The man who made skiing hot
By Ian Mount, FSB Magazine contributor

(FSB Magazine) -- Alex Cushing had mountain-sized dreams. He founded one of Tahoe's first ski resorts, Squaw Valley, with one double chairlift and a rope tow, in 1949. Eleven years later the town hosted the Winter Olympics, the first to be televised. The Games were one in a line of Cushing's big ideas - including a promise of "No waiting in line or your money back"- that helped popularize skiing in the U.S.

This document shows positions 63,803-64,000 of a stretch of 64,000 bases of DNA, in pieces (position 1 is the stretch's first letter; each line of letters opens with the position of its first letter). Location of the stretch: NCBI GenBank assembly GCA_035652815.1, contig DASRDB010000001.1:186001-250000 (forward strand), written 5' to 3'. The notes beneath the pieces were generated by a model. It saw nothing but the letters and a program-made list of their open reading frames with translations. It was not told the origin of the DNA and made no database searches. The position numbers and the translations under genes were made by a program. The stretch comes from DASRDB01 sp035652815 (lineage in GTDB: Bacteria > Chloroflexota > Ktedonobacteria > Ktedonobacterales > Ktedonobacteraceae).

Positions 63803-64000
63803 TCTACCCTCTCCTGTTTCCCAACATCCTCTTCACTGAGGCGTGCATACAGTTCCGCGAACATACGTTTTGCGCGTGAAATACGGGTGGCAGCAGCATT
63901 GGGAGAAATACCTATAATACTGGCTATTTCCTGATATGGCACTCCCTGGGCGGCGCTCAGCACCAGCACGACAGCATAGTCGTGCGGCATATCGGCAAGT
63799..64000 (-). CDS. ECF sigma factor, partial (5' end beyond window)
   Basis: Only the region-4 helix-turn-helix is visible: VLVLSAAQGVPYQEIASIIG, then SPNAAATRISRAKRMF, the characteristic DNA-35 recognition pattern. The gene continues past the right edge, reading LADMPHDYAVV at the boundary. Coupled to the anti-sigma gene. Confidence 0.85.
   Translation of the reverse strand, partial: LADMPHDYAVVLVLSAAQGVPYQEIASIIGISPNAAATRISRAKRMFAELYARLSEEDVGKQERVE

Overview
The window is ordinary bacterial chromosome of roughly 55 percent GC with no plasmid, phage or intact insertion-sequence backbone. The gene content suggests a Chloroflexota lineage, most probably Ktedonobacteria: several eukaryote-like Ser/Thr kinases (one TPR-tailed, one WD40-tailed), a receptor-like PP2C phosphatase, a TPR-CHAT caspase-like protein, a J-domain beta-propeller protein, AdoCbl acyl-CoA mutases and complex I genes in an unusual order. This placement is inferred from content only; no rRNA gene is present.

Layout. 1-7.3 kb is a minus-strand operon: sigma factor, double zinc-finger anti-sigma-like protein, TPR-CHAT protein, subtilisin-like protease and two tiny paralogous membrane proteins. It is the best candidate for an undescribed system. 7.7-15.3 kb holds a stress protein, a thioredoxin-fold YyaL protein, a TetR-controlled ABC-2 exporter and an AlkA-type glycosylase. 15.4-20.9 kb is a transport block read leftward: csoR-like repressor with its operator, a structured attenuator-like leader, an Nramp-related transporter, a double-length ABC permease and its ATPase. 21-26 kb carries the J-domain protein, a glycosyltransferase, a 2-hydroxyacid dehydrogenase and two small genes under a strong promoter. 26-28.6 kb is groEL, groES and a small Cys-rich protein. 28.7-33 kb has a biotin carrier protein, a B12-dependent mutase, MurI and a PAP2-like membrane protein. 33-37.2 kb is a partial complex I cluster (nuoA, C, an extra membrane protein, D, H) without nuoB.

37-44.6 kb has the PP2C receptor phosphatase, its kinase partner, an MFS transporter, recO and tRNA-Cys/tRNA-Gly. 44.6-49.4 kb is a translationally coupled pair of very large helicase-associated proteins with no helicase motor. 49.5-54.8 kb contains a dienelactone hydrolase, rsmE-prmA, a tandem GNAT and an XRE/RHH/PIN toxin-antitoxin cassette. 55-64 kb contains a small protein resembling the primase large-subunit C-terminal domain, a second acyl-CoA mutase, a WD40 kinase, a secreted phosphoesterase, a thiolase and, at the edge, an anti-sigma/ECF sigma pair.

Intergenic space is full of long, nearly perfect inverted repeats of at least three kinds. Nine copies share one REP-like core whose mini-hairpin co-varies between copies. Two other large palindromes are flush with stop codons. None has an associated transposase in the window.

Known for wearing a shearling coat and a red neckerchief, Cushing helped launch the careers of other entrepreneurs. "One day he said, 'Bill, I think we need a newspaper in this valley.' It was like being anointed by God," says Bill Jensen, who got the message and founded the Squaw Valley Times. "He helped get me a loan. He believed in entrepreneurship and being the captain of your own ship." Today Squaw Valley brings in 750,000 skiers each year. Cushing died this summer from pneumonia at the age of 92.  Top of page